Seabrook Resident Pleads Guilty to Producing Child Pornography
CONCORD - United States Attorney Scott W. Murray announced today that Richard Silvestri, 49, of Seabrook, New Hampshire, pleaded guilty to two counts of producing child pornography.
According to court documents and statements made in court, sometime before December 7, 2017, Silvestri produced visual depictions of an eight-year-old minor female engaging in sexually explicit activity. Silvestri used a Samsung cellular phone to produce the images. Silvestri’s activities were discovered based on a lead from an undercover agent of the Federal Bureau of Investigation (FBI) based in Alaska. That agent notified the Bedford office of the FBI and Silvestri was arrested on December 7, 2017 in Seabrook.
A sentencing hearing is scheduled for September 27, 2018.
“The production of child pornography is a terrible crime that causes real damage to its young victims,” said U.S. Attorney Murray. “The U.S. Attorney’s Office will continue to work closely with our law enforcement partners to locate and prosecute individuals who engage in this unlawful conduct and to seek justice for the victims whose lives are affected by these predators.”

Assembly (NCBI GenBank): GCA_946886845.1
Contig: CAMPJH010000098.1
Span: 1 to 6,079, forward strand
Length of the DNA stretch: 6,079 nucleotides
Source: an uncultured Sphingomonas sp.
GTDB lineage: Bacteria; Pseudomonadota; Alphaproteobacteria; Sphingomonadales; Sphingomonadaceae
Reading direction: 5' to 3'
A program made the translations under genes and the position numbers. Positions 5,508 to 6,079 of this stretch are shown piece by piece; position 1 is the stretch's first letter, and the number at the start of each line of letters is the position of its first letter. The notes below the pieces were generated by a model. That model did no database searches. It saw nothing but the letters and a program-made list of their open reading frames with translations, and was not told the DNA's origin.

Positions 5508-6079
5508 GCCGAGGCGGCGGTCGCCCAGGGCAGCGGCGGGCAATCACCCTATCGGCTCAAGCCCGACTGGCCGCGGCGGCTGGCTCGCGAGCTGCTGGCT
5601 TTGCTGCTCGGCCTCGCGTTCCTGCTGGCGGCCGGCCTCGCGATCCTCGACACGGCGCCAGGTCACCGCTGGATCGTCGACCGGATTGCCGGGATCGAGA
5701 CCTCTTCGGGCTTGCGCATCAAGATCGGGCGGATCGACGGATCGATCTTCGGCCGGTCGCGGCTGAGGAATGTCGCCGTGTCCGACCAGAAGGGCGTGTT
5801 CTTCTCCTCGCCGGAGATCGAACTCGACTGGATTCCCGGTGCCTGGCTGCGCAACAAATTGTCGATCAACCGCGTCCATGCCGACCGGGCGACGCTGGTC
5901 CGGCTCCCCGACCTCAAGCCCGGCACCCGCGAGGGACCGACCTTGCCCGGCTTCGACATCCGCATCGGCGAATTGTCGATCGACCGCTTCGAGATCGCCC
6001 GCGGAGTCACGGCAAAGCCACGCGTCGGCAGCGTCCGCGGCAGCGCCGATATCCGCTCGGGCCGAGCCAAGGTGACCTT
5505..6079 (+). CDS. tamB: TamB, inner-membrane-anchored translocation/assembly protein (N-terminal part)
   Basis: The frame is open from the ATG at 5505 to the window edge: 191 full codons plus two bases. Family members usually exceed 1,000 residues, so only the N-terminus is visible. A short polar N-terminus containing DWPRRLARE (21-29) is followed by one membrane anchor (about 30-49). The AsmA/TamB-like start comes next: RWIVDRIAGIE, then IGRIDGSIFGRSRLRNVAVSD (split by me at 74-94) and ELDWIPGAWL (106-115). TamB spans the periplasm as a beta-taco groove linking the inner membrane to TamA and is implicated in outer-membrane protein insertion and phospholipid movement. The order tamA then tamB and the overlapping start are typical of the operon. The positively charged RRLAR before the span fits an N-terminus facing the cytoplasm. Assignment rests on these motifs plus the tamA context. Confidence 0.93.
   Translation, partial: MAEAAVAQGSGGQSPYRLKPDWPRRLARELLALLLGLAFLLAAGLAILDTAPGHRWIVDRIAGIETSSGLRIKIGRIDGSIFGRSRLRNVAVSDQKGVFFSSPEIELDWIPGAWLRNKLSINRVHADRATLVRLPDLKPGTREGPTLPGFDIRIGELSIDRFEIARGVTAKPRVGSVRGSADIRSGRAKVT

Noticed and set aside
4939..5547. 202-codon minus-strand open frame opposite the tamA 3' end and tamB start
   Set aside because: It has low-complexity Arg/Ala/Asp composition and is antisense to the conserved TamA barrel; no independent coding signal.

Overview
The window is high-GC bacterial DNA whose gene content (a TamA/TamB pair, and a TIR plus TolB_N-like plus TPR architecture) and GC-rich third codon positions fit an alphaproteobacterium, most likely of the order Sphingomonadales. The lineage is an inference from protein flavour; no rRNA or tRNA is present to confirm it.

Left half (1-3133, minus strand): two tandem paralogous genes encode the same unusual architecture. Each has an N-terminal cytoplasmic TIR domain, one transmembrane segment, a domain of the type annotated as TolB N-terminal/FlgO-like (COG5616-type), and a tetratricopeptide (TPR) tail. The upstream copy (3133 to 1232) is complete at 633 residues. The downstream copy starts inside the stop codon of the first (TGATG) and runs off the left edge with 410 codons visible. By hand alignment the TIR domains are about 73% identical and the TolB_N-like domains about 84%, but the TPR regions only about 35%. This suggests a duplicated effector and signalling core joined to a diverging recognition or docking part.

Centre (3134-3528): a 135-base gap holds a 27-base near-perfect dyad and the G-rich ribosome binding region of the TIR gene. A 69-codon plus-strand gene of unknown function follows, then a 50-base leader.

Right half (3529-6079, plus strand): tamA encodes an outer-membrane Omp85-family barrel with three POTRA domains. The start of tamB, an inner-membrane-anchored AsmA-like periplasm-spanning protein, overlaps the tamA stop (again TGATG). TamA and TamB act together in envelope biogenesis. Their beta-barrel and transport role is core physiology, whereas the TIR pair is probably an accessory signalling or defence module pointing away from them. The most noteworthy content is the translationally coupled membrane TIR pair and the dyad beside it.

“Mr. Silvestri is finally accepting responsibility for his atrocious actions. He repeatedly abused an innocent child. Few, if any, crimes are more outrageous. That’s why the FBI will continue to work closely with our law enforcement partners to protect our children from predators like him,” said Harold H. Shaw, Special Agent in Charge, FBI Boston Division.
The FBI and the Seabrook Police Department participated in the investigation of this case. Staff from the Rockingham County Child Advocacy Center also assisted in the case. Assistant United States Attorneys Donald A. Feith and Helen White Fitzgibbon prosecuted the case.
In February 2006, the Department of Justice introduced Project Safe Childhood, a nationwide initiative designed to protect children from online exploitation and abuse. Led by the United States Attorney’s Offices, Project Safe Childhood marshals federal, state and local resources to better locate, apprehend, and prosecute individuals who exploit children via the Internet, as well as identify and rescue victims. For more information about Project Safe Childhood, please visit www.projectsafechildhood.gov.